In December, we closed the AimBank acquisition, making First Bank & Trust, Heartland's largest bank with more than $3 billion in assets and the fifth largest bank in the thriving West Texas market. We're scheduled to complete system conversion in February. Also in December, Arizona Bank & Trust completed its acquisition of Johnson Bank's four banking centers in the Phoenix market. The close and simultaneous conversion raised Arizona Bank & Trust's assets to $1.5 billion, enhancing its already strong foundation.

I am thrilled to welcome AimBank employees to First Bank & Trust, Johnson Bank employees to Arizona Bank & Trust and both teams to Heartland. These strategic acquisitions in growth markets have provided scale, added talent, and created the opportunity to bring new products and services to existing AimBank and Johnson Bank customers. We will also consolidate three AimBank branches based on proximity to existing branches in their respective markets.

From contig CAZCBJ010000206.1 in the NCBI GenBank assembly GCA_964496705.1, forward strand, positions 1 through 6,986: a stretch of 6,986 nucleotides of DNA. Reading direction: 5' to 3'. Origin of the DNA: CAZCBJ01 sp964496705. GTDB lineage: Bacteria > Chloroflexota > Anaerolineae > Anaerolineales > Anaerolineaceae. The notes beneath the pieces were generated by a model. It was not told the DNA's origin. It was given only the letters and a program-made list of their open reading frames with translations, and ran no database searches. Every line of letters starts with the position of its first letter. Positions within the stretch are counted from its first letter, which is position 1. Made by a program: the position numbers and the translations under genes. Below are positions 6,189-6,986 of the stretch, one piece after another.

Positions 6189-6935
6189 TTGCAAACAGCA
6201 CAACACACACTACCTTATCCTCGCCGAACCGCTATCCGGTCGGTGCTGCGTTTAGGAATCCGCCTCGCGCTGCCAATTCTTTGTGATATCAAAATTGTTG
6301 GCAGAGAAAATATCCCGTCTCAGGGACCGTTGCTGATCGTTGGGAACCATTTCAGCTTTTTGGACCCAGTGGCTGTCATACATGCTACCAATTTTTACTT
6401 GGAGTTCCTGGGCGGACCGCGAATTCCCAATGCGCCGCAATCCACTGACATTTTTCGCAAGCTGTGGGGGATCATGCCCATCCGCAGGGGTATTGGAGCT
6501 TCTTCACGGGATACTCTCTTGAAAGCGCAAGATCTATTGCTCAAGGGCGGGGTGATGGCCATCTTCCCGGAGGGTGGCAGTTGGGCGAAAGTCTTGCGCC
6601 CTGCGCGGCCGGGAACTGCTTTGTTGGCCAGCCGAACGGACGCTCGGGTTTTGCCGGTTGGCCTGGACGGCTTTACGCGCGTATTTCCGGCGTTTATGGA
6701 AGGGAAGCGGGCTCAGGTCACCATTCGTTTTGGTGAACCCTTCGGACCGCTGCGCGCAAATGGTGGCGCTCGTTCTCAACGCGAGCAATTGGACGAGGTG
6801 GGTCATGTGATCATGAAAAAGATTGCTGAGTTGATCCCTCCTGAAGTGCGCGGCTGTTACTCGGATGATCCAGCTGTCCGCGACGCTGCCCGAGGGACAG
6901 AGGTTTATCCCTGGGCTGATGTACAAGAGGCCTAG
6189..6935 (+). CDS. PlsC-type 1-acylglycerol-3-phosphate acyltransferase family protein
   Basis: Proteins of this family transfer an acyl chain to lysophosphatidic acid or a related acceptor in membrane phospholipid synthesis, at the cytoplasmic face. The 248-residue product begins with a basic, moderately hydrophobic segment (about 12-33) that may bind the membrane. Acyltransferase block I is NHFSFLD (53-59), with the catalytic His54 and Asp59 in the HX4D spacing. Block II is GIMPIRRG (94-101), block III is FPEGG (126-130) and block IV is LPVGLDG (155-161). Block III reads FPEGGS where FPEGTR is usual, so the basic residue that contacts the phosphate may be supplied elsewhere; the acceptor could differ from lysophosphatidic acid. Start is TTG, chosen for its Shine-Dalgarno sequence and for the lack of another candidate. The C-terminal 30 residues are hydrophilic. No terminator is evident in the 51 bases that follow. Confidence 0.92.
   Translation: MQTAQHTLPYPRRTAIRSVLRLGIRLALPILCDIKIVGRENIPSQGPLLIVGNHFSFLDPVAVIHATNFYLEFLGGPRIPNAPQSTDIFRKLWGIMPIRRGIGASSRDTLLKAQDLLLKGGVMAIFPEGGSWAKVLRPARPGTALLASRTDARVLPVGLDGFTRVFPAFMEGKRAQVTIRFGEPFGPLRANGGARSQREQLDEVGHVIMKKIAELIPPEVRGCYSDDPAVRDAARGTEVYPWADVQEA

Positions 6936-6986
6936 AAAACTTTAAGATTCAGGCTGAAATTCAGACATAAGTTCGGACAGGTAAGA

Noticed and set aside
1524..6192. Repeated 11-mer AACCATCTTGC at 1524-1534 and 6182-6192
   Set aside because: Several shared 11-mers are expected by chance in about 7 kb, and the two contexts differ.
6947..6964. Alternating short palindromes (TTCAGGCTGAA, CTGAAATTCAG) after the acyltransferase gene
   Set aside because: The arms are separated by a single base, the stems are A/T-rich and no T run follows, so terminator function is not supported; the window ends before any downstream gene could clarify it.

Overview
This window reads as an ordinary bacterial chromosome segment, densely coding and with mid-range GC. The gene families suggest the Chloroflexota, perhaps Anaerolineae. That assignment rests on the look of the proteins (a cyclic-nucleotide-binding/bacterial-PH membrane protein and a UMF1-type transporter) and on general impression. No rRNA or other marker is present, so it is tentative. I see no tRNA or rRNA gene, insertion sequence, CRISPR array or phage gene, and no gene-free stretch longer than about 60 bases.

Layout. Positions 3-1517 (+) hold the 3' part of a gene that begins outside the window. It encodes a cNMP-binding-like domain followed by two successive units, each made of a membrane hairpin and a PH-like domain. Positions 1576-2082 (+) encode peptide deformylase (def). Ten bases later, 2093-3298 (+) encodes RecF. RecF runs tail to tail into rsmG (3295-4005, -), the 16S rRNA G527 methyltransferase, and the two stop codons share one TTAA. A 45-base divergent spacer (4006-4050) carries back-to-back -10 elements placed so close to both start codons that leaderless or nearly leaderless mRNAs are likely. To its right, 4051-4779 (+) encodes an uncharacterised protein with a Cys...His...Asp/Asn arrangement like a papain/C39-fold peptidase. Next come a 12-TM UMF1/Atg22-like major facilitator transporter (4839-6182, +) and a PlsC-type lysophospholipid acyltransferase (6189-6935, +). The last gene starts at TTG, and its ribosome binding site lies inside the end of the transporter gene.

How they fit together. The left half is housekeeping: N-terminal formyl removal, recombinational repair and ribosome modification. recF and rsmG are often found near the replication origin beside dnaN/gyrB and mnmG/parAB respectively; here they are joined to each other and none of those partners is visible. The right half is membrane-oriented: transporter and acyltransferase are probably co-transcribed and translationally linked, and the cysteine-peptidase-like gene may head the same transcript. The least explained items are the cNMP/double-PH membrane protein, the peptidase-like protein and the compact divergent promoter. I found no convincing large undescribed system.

Consumer behaviors have changed and through early investments in Operation Customer Compass, we can provide customers the in-person and digital options they want to interact with us. In-branch transactions have decreased 35% from pre-COVID levels. We've seen a steady rise in the use of our mobile and online banking platforms, increasing 16%. We installed more than 100 new ATMs in the second half of the year. Small business customers have appreciated the enhanced deposit capabilities and overall, ATM deposits have increased 35% from the previous quarter.

Given this ongoing shift to digital, we continue to rationalize our branch footprint to more efficiently serve our customers. We consolidated three branches in 2020 and will consolidate five more this month plus three AimBank branches. An additional 10% of our branches are under review. We continue to operate under our pandemic management plan with employee and customer health as our top priority. Our banks are open for business and we're providing our customers with a high level of service they value from our banks.